Unloading was another spectacle. Teen after teen jumping off that truck, followed by the  slower moving adults. It seemed endless. Families grouped together while the loner joined a family. Each group had its piscadores and one empacador. We were paid per box, besides our minimum wage, most likely a result of the huelgas of Caesar Chavez. You know, I have a vague recollection of having to stop work and join a peaceful protest that was taking place on the grape farmers property. What mattered to me was that we got off early in a typical teenage attitude!

Ok, back to work. Our time was limited because of the heat and our speed was critical. More cajas de uvas meant more money. My mom did not mess around, she was a little in size but fast and focused. She would walk right under those grapevines without ducking and bust out pails full of grape clusters 3 or 4 at a time, which one of us kids would have to carry out of the row and bring the packer. I’m not sure how I got to be the designated packer, but I then had to arrange the clusters of grapes nicely in the crate.  The counter came by to approve my box and add it to our count. A sweet memory is seeing my ama come out from under those vines looking like a racoon, covered in dust from the vines, looking furious if she saw us working slower than her. I’ll say it again, my ama was tough!  I don’t remember how many boxes we completed in the 3 hours before the 15 minute break. I can visualize the rows of maybe 6 stacked 4 boxes high. My sister Marina thinks it could have been more!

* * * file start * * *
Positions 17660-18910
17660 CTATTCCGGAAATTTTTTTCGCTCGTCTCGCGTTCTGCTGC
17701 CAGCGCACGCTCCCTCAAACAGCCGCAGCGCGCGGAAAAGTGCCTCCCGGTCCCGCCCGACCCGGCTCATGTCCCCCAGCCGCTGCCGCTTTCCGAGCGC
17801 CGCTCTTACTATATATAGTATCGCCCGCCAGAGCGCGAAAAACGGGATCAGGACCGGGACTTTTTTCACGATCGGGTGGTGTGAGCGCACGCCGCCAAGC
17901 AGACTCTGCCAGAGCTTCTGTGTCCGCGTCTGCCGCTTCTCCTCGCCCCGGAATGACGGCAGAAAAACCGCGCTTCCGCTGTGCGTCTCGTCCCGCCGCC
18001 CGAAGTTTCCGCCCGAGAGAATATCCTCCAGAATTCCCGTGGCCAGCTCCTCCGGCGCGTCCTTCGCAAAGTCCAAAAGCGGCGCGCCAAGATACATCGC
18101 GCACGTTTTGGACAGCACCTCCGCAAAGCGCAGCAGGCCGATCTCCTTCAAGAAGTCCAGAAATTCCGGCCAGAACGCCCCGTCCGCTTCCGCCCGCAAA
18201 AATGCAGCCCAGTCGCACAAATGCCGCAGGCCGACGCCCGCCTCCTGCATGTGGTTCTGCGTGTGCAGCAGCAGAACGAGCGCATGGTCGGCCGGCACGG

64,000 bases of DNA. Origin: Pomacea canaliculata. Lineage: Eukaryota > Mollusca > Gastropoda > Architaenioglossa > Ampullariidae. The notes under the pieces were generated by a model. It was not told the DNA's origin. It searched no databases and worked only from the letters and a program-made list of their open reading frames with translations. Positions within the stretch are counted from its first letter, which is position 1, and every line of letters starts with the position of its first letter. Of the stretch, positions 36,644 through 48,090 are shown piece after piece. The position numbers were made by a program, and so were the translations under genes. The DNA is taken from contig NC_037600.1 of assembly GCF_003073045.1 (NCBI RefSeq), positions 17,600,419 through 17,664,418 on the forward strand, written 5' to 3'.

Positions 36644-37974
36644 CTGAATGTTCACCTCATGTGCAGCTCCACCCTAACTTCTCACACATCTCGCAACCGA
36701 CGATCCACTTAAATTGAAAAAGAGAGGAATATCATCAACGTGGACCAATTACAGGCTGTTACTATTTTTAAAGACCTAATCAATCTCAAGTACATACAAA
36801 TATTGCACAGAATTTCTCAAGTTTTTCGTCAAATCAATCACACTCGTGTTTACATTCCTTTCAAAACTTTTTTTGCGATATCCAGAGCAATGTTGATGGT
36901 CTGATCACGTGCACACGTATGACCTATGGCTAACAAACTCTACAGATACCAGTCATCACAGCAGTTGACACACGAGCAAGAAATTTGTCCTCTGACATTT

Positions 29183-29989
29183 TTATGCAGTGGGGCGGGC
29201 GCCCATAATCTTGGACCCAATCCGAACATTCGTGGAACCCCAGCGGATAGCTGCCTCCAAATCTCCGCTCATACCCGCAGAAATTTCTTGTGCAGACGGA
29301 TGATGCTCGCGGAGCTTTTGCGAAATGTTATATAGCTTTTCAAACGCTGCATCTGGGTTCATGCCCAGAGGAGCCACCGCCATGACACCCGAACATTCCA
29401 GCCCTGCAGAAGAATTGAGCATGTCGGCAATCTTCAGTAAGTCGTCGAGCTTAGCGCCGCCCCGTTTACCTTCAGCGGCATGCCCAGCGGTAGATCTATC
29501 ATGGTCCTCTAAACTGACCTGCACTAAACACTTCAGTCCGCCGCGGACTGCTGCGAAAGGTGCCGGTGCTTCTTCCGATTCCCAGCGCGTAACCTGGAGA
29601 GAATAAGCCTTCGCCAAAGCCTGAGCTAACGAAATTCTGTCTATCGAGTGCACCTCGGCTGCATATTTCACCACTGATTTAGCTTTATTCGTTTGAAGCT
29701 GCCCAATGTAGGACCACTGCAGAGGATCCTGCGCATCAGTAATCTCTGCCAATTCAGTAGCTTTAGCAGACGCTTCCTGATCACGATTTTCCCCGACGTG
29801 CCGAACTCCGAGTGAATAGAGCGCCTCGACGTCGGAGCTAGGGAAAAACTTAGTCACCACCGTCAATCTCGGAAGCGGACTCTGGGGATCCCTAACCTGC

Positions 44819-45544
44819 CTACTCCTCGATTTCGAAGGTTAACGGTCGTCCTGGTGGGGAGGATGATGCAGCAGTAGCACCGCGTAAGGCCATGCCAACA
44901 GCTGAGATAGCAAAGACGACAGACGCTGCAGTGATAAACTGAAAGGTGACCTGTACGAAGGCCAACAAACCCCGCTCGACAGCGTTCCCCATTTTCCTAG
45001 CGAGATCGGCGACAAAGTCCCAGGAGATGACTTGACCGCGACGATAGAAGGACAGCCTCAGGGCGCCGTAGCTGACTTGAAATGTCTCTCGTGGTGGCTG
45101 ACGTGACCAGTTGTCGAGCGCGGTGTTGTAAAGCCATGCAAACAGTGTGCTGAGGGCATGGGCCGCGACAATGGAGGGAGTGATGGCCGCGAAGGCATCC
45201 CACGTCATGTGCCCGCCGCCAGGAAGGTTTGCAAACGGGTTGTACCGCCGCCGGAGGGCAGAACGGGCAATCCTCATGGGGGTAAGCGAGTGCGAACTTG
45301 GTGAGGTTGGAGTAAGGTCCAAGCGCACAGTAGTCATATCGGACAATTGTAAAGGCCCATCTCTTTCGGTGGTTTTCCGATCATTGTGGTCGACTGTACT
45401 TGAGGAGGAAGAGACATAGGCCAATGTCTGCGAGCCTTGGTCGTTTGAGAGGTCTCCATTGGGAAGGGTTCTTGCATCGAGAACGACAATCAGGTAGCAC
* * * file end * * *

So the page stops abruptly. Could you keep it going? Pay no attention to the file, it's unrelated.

At break time, the sun had reached us, the 9 oclock break didn’t come quick enough. We didn’t actually have time to rest, just enough time to devour the tacos, drink lots of water, and run to the porta potty. By the end of our day the heat would just about consume us. Hot dirty work that is not for the faint hearted. At noon we were packing up and climbing into the truck for home. 

Now the ride home took an evil twist. The stench of our sweaty dusty bodies with no air conditioning back there to relieve us.  With so much cold water in us, the up and down movement turned our stomachs. Argh! The sweaty armpit smell that most likely came from us teens choked us and we audibly gagged.  The adults remained the same as in the morning, straight as a board, eyes wide open, watching out for us. 

Working out there in the vineyards was hard, but somehow our youthful hearts manage  to laugh and tease one another and flirt with boys. While I wasn’t paying too much attention my heart and mind recorded the necessary scenes so that I could eventually appreciate my hardworking momma and be amazed that she could get our hormone crazy teenage selves  to obey her and work hard too.

Maria de Jesus Flores Zepeda